As omicron emerges as the dominant COVID-19 variant in the United States, data suggests vaccine boosters are effective in fighting it. Congressional Democrats are pushing forward with the president’s social spending bill. And glaciers in the Himalayas are melting at an “exceptional” rate.
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Omicron has raced ahead of other variants and is now the dominant version of the coronavirus in the U.S., accounting for 73% of new infections last week, federal health officials said Monday. The Centers for Disease Control and Prevention numbers showed nearly a six-fold increase in omicron’s share of infections in only one week. In much of the country, omicron’s prevalence is even higher. It’s responsible for an estimated 90% of new infections in the New York area, the Southeast, the industrial Midwest and the Pacific Northwest. Much about the omicron variant remains unknown, including whether it causes more or less severe illness. Early studies suggest the vaccinated will need a booster shot for the best chance at preventing omicron infection but even without the extra dose, vaccination still should offer strong protection against severe illness and death.
Jurors heard closing arguments and began deliberating Monday in the manslaughter trial of former Minnesota police officer Kim Potter, who fatally shot Daunte Wright while yelling “Taser” this year. Prosecutor Erin Eldridge described Potter as a 26-year veteran police officer who knew the risks of drawing and firing her weapon when she shot the 20-year-old Black motorist in April in a traffic stop-turned-arrest in Brooklyn Center, a Minneapolis suburb. Potter, 49, is charged with first- and second-degree manslaughter. Prosecutors say she recklessly handled her firearm and caused Wright’s death through her “culpable negligence” – a conscious disregard of a substantial and unjustifiable risk. Defense attorneys say Potter confused her firearm for a Taser but was justified in using deadly force to prevent Wright from injuring another officer.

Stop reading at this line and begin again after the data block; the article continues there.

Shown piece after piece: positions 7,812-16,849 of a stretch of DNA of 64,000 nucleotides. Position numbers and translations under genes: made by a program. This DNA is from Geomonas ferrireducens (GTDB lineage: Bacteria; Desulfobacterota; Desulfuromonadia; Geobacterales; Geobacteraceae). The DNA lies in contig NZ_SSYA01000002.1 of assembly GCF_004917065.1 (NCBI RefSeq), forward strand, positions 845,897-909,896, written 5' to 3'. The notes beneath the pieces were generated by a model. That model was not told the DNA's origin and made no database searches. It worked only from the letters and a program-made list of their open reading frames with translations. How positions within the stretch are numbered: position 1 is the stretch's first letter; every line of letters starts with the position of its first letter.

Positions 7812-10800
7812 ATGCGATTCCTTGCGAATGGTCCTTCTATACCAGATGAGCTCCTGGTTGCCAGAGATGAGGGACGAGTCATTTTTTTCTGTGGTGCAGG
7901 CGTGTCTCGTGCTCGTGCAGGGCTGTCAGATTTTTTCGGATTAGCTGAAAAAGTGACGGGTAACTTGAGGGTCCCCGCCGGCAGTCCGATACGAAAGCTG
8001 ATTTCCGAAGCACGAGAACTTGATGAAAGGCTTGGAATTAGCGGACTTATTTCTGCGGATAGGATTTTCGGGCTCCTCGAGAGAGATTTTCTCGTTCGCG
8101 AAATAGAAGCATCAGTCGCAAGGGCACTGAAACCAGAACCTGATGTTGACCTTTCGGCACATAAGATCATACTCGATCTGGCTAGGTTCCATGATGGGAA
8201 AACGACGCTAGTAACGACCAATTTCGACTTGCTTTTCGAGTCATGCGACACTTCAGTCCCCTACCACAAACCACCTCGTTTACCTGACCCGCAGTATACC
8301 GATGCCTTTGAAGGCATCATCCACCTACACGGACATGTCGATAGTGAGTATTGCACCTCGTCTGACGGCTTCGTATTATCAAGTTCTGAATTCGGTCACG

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Senate Majority Leader Chuck Schumer, D-N.Y., wrote in a letter to colleagues Monday that the Senate would consider legislation addressing voting rights and the Build Back Better bill at the start of the new year. Though Schumer touted Congress’ milestones this session, he acknowledged “this session has also led to moments of deep discontent and frustration.” One of those moments came Sunday, when Sen. Joe Manchin, D-W.Va., said he wouldn’t vote for the Build Back Better Act, which includes national prekindergarten and actions to address climate change. Biden and Democratic leaders had negotiated with Manchin for months in hopes of passing the measure. Without Manchin’s vote, it is unlikely Biden’s domestic policy package will pass in an evenly divided Senate.
As the omicron variant spreads, COVID-19 has once again disrupted the sports world, shutting down teams and postponing games. That is no more evident than in the NFL, where an extra game will be played Monday night, as well as two more Tuesday after COVID-19 postponements. In the NHL, the Columbus Blue Jackets and the Montreal Canadiens have been shut down through the league’s holiday break because of a number of cases on each team. The NBA adjusted its rules, allowing teams to sign one replacement player for each player that tests positive for the virus until Jan. 19.
Glaciers in the Himalayas are melting at an “exceptional” rate because of global warming, a study published Monday said. Ice is being lost from Himalayan glaciers “at a rate that is at least 10 times higher than the average rate over past centuries,” said the study’s lead author, Jonathan Carrivick. The glaciers are a critical source of water for about 250 million people in the mountains and an additional 1.65 billion who live in the river valleys below, according to a report in 2019. The Himalayan mountain range is home to the world’s third-largest amount of glacier ice.
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‘This too shall pass away’ this famous Persian adage seems to be defeating us again and again in the case of COVID-19. Despite every effort